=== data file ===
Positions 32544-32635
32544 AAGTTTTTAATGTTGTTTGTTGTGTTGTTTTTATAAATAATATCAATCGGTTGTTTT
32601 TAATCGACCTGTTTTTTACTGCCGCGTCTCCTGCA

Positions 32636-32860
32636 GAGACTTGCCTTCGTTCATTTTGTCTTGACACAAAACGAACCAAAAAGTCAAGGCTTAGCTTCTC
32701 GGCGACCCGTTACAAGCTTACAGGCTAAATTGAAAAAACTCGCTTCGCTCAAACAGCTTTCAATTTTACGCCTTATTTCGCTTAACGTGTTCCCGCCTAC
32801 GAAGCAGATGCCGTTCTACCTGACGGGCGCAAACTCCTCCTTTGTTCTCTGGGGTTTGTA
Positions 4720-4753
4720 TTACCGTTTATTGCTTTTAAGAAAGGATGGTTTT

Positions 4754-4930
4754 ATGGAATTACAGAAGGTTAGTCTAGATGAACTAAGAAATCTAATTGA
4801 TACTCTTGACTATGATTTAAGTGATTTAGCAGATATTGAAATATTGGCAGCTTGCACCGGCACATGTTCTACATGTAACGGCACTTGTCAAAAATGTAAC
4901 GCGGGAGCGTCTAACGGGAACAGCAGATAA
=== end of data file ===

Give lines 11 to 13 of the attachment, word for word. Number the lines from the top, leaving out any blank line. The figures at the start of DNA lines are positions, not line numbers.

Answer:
4754 ATGGAATTACAGAAGGTTAGTCTAGATGAACTAAGAAATCTAATTGA
4801 TACTCTTGACTATGATTTAAGTGATTTAGCAGATATTGAAATATTGGCAGCTTGCACCGGCACATGTTCTACATGTAACGGCACTTGTCAAAAATGTAAC
4901 GCGGGAGCGTCTAACGGGAACAGCAGATAA